The resistance committees faced severe repression and were unable to stop the coup, but the military also struggled to crush the resistance completely. Instead, there was a stalemate between the streets and the military, and the resumption of doomed negotiations.

Sudan has tragically gone from the revolutionary optimism and determination of 2019 to now being strangled by two warlords. Much of the blame for this rests on the shoulders of the elite civilian forces and international actors: the SPA, the broad civilian coalition Forces for Freedom and Change and the United Nations, European and African mediators. They have sought compromise through negotiations with the most brutal wing of the old regime, the armed forces, while the revolution demanded true democracy, justice for Darfur and wealth returned to the people.

The first round of negotiations produced the failed civilian-military partnership of 2019-21, and the most recent round intended to make the military step down from dictatorial power by proposing another civilian-military power-sharing arrangement. What the people of Sudan have received is not democracy, but a brutal conflict that risks descending into total civil war.

When a deal was signed in December 2022, the resistance committees protested for true civilian rule and described the settlement as merely “ink on paper”. Raga Makawi, author of Sudan’s Unfinished Democracy, described the agreement as one “which checks off the most popular points in the international community’s agenda but with no roadmap to implementation”. The military had an interest in signing off on a new internationally sponsored agreement so they could regain the international aid and investment that was largely cut off after the coup. The international negotiators primarily sought stability in the country, which borders Egypt and is a vital player in maintaining trade through the Suez Canal, rather than realising the demands of the Sudanese people. If negotiations carried out at the height of the revolution did not bring about democracy in Sudan, why would they now?

Military dictators do not willingly relinquish power, let alone two who command large armies and control swathes of industry. The negotiations are a strategy counterposed to the revolutionary overthrow of the regime, to enable elite diplomats, politicians and the military heads to determine the outcome of the crisis by sidelining the revolution. Ironically, the only reason the military was prepared to negotiate at all was because of their fear of the revolution on the ground.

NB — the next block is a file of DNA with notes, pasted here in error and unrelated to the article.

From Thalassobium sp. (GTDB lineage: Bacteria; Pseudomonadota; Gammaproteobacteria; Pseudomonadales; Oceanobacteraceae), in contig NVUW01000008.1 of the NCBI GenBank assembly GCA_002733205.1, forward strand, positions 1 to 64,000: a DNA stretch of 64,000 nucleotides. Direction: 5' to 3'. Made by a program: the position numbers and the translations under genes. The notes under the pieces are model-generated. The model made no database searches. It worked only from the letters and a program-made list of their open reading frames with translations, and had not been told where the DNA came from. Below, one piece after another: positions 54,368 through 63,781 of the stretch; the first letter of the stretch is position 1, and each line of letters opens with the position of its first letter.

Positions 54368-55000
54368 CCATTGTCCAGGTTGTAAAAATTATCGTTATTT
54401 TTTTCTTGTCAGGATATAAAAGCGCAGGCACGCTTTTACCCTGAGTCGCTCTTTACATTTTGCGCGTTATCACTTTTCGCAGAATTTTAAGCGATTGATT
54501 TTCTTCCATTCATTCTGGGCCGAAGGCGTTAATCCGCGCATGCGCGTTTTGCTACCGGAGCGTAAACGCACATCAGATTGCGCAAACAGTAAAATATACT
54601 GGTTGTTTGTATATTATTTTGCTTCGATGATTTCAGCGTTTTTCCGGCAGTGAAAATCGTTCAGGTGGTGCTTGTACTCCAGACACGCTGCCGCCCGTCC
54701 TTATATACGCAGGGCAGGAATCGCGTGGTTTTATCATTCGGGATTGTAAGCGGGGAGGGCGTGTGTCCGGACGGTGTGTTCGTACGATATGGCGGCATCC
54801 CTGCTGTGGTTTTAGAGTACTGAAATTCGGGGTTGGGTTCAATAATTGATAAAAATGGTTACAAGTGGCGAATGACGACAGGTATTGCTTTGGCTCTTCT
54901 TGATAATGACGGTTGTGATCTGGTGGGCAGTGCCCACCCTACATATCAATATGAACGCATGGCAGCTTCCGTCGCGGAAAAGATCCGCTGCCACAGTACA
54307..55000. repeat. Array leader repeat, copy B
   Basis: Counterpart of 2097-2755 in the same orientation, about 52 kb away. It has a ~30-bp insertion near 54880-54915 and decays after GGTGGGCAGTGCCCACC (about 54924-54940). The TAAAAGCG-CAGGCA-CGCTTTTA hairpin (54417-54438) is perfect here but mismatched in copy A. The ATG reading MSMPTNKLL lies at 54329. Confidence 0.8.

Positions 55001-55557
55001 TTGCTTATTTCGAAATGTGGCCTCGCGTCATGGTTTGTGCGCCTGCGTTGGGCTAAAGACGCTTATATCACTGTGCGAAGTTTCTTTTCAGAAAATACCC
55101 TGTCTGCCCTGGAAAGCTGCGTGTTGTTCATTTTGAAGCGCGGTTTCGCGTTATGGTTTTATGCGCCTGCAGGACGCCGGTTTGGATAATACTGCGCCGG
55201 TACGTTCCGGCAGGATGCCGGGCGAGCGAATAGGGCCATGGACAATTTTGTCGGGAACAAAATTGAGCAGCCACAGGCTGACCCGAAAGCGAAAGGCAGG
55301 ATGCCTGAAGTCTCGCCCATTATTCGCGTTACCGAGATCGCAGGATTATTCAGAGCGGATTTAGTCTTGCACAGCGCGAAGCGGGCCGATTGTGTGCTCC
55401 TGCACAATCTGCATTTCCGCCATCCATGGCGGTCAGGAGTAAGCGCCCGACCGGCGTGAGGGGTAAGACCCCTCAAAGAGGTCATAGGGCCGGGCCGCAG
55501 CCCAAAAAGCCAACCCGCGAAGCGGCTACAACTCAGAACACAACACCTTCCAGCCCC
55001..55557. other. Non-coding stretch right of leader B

The revolution has only ever gotten its power from two sources: the power of the streets, with marches and sit-ins of millions, and, most importantly, the power of the Sudanese workers to cripple an already ailing economy. It was not a lack of revolutionary desire from the people in 2019 that halted the path to democracy, but the compromise with the military pushed by the SPA.

The resistance committees have been the only consistent force opposing the military; they embody all the militancy, heroism and selflessness of the Sudanese revolution. Their main slogan is: “No negotiation, no legitimacy, no agreement with the Military Council”. The have argued for the military to go “back to the barracks” and for the RSF to be dissolved.

They have continued to organise since 2021. In October 2022, after months of debate, the committees signed the “Revolutionary Charter for People’s Power”, a thorough outline of the kind of democratic society the revolution demands.

And now, amidst the war on the streets, the committees have again swung into action. They are helping to coordinate staffing in hospitals and maintenance of downed water and power infrastructure so that basic services can keep functioning. They also provide updates about the location of the fighting, honouring those slain and organising safe passages of escape, all while publishing statements with political demands and arguments not to support either side in the war.

Despite the current horrors across Sudan, the Sudanese masses continue to display their undying solidarity and strength. Videos have emerged on social media of the reception those fleeing have received in regional towns like Dongola, a northern city on the route to Egypt, where locals flooded the streets, offering food and water to those passing through.

The military refuse to accept that Sudan will be ruled by the masses, but their efforts to quell the revolution time and again have been thwarted by an indomitable spirit. As these warlords continue to choke life in Sudan, the revolution finds a way to keep alive what small flames it can for the next battles.